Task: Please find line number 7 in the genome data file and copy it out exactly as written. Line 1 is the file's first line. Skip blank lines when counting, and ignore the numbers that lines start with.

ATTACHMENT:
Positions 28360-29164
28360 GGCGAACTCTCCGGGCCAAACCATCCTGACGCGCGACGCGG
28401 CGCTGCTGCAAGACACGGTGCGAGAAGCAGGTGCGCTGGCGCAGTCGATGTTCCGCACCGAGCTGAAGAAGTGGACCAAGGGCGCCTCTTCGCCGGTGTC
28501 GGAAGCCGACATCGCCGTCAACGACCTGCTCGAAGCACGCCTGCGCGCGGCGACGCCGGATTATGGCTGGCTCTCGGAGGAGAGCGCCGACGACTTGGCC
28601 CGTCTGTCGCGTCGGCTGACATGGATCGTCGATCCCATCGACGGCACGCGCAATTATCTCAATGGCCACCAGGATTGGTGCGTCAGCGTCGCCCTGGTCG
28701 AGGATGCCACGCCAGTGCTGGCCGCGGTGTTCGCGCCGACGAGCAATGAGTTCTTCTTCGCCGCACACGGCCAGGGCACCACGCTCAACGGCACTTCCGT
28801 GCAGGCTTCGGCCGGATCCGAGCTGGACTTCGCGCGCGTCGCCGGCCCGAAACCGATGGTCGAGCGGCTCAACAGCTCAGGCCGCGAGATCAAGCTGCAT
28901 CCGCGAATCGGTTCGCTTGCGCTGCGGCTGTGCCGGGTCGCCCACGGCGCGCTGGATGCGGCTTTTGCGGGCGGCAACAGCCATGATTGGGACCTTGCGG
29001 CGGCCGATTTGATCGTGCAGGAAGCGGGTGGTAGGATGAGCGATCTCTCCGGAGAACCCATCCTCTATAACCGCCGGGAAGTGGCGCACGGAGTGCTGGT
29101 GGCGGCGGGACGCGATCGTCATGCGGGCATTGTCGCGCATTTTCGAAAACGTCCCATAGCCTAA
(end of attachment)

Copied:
28801 GCAGGCTTCGGCCGGATCCGAGCTGGACTTCGCGCGCGTCGCCGGCCCGAAACCGATGGTCGAGCGGCTCAACAGCTCAGGCCGCGAGATCAAGCTGCAT